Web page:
Of course, sheer factory-line curatorial selections based on format obsolescence would be dull. In selecting and prioritizing material for preservation and digitization we hope to amplify stories about women, people of color, laborers, and changemakers, already present in Smithsonian collection holdings, yet buried due to their existence on inaccessible analog audiovisual formats. Other materials have simply not been fully-processed due to resource scarcity and we are excited to hopefully leverage AVMPI resources to digitize and make accessible such material as outer space films contained in the Sally K. Ride Papers [NASM.2014.0025], and oral histories about early twentieth-century African American cinema exhibitors and circuits in the US in the Pearl Bowser Collection [NMAAHC.2012.79].
Because those of us with first-hand working knowledge realize how seriously amazing the Smithsonian’s audiovisual media collections are, the AVMPI also seeks to prioritize preservation and digitization of material in support of ongoing exhibitions and new museums—like the American Women’s History Museum and the National Museum of the American Latino. We believe our institutional audiovisual collections should be the first choice for inclusion in topically relevant exhibitions and making them easily-accessible in digital form will enable more of that.
This past week, for example, we made a list of all baseball-themed media to complement the current “¡Pleibol! In the Barrios and the Big Leagues: En los barrios y las grandes ligas” exhibition at the National Museum of American History and the “Baseball: America’s Homerun” exhibition set to open at the National Postal Museum next April 2023. Materials like the 1941 Harry Carney home movies of Duke’s band playing baseball contained in the Ruth Ellington Collection of Duke Ellington Material [NMAH.AC.0415], and oral histories from African American players in celebration of their contribution to our national pastime that form part of the Atlanta Interfaith Broadcasters Oral History Collection [ACMA.009-01], are wonderful and rich recordings that deserve wider audiences than they have received to-date. After all, we like to think that’s the reason that the Smithsonian collected them in the first place.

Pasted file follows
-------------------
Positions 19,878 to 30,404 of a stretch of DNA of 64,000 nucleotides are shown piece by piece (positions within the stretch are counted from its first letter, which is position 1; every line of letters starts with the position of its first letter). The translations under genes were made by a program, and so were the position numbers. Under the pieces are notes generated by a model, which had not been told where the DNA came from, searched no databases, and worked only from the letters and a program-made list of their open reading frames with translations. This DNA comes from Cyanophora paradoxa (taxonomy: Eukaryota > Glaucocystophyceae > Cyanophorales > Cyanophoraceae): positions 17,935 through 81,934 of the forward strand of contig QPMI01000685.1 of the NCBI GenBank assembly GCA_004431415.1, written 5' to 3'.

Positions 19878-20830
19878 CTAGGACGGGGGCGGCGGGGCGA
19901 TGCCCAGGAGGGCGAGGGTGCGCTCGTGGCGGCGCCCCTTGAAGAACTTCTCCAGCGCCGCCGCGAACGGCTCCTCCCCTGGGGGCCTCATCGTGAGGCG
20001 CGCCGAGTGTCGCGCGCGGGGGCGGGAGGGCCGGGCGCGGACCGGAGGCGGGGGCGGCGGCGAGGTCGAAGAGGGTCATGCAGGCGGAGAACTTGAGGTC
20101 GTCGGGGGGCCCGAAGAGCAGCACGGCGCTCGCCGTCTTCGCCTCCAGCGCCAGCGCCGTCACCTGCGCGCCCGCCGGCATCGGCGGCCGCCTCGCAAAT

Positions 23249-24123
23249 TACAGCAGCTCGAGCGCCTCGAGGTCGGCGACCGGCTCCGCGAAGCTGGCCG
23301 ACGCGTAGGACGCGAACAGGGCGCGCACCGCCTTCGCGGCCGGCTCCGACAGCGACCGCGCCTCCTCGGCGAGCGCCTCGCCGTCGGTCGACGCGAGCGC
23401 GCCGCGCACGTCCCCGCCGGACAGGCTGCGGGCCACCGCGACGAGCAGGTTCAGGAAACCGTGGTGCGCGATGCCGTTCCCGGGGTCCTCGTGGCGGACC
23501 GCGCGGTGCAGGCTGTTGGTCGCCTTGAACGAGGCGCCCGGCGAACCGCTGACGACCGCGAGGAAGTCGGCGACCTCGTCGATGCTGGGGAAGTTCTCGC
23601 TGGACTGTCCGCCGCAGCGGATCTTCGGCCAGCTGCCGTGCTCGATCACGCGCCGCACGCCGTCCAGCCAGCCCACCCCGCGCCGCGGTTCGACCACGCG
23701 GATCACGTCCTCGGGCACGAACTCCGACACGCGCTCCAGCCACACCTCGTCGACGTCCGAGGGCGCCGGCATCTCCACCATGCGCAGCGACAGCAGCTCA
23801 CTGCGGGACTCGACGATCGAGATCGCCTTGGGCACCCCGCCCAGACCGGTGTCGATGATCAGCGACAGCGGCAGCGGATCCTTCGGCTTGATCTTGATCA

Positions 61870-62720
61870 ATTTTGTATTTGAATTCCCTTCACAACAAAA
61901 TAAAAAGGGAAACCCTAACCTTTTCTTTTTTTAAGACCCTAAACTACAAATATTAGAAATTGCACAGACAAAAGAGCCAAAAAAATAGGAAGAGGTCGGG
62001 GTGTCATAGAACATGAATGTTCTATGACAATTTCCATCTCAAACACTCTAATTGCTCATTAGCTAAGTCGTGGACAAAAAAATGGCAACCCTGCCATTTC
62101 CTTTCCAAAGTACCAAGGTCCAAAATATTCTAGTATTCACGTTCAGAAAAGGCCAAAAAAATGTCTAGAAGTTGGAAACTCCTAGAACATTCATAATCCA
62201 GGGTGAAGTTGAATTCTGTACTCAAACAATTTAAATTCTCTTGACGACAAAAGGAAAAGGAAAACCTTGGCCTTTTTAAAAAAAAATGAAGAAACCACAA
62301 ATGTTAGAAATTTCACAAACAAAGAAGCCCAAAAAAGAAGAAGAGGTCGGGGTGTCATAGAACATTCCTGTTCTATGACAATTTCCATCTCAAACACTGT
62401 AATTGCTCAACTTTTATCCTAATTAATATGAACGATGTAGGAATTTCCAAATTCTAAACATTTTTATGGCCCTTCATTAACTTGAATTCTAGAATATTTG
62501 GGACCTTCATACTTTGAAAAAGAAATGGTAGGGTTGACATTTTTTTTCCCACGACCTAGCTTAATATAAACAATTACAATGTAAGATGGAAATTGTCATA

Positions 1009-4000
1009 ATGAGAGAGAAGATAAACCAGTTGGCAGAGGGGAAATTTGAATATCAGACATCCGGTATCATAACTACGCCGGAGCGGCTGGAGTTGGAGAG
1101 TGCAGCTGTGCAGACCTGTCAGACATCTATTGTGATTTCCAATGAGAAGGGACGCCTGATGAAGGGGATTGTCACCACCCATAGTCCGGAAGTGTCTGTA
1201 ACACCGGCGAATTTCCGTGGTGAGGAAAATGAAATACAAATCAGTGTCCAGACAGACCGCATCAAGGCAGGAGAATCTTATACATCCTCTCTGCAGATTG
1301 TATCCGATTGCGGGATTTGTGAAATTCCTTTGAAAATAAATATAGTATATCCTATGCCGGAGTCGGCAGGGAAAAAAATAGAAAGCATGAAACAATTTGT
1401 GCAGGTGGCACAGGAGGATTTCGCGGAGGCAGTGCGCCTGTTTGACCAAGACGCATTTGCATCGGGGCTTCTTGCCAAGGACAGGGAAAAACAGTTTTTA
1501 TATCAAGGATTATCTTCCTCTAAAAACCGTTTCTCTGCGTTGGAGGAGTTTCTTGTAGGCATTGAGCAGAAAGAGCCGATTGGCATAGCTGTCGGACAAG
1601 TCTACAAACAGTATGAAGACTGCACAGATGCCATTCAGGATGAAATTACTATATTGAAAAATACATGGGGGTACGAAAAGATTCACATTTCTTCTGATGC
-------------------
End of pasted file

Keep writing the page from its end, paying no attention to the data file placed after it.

Before I go on too long, I will add that questions and paradigms of pure intellectual curiosity pervaded curatorial discussions in our initial summer months of the 5-year AVMPI initiative:
- What was the first documented film screening held at the Smithsonian? (One of the earliest documented film screenings in the Baird Auditorium took place during on July 16, 1914, consisting of: “illustrations of marine life below the surface of the sea at the Bahama Islands by means of moving pictures. The films were the first of their kind known to have been taken, and this was the first occasion of their public display, arranged through the courtesy of the Submarine Film Corporation.”Smithsonian Institution.Annual Report of the Secretary of the Smithsonian Institution for the year ending June 1915. Washington, D.C.: Government Printing Office. (1915): 37.)
- What other kinds of films, lectures, and performances (and documentation recordings thereof) occurred in the Baird Auditorium—which was the Institution’s primary auditorium for a major part of its history? (Check out a burgeoning Wikipedia entry about the Baird for some of those answers).
- What were the first media collections items acquired by the Smithsonian? (Still working on that one…)
- What exactly is the story behind that cool 16mm film fragment about the Smithsonian Institution from 1939 (voice-over: “Washington: the most beautiful city in the world…”) that filmmaker, Other Cinema curator, and motion picture living legend Craig Baldwin mysteriously mailed us?
The answer to this last puzzle will be addressed in a future post, and we encourage readers to check back with the Libraries and Archives site for all future AVMPI news, blogs, and digitized streaming collections.